We have one canonical idea of what life looks like on Earth: nitrogen, water, carbon dioxide. But would this be true on another world? When looking for life in the atmospheres of exoplanets, we might want to consider searching for something completely different.
Over the past decade the study of planetary debris at white dwarfs has become an increasingly exciting area. Observations of this debris have allowed us to make unique discoveries about the chemical composition of extrasolar rocky planets, as well as revealing the endpoints of the evolution of planetary systems very similar to our own…
Ten years after launch, financial problems may mean the demise of the Spitzer space telescope. Today, we review its history and discuss its possible future.
Most binary stars probably formed at the same time, meaning all stars in the same system should have the same age. The authors of this paper analyze a stellar binary system where one star appears to be lying about its age, as one star appears 3 billion years older than its companion.
How do so many hot jupiters come to orbit backwards?
Graduate student Meredith Rawls tells us about the AAS Ambassadors program and her experience as part of the inaugural class of Astronomy Ambassadors. The application deadline for this year’s class is coming up on Oct. 18th.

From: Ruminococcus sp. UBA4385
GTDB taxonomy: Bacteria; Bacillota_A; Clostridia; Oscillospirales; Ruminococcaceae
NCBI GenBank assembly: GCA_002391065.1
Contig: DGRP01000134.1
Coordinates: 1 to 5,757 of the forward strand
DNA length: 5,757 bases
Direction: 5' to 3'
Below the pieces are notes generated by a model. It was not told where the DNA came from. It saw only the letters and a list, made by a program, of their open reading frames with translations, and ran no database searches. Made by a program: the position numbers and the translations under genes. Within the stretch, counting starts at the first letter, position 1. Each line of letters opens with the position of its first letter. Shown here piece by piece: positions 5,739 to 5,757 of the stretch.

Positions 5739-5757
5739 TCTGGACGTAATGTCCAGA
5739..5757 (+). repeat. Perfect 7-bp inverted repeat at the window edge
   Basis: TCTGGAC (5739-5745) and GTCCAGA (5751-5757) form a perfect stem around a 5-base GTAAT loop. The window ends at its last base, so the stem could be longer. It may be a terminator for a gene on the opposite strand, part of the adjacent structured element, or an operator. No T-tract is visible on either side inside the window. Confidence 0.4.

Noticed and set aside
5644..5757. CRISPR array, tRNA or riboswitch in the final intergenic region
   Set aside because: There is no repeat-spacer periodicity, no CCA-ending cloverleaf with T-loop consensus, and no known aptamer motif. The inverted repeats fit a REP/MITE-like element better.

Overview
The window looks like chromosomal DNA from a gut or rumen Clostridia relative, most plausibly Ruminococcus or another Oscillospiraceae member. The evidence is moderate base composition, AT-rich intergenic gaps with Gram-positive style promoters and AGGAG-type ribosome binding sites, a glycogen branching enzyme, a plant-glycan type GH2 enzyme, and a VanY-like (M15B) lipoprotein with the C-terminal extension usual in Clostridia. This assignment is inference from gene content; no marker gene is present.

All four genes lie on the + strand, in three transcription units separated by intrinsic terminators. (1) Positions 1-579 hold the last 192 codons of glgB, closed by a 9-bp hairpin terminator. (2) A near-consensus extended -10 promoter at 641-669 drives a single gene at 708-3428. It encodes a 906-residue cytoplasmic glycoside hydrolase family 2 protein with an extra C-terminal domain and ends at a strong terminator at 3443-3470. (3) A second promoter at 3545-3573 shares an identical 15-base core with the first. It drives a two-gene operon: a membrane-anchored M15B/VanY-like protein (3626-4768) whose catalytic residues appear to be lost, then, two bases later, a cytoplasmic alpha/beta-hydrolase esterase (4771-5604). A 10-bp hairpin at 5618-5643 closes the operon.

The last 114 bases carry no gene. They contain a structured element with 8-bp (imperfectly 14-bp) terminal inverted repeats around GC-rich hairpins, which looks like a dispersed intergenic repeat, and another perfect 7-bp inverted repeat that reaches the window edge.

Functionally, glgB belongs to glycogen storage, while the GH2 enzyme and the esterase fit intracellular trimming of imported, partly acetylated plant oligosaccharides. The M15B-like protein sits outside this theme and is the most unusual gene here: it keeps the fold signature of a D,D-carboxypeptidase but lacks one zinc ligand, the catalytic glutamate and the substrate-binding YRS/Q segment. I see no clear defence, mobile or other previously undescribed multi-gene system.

Faigler et al. apply their BEER algorithm to a collection of stars in the Kepler field and find a hot Jupiter missed by the Kepler Science Team, showing a new way to find and characterize planets without follow-up observations.
It’s big, it’s active, and it’s only 20 million lightyears away– it is the Whirlpool galaxy, and astronomers are getting a brand new view. Using the Plateau de Bure interferometer, this paper examines the gas in this nearby grand-design spiral galaxy on arcsecond scales, resolving for the first time its individual molecular clouds. What does this tell us about star formation in this galaxy? Stay tuned!
Huang et al. dig up evidence that distant “red nugget” galaxies grew into the massive ellipticals we see today by consuming smaller, gas-poor galaxies.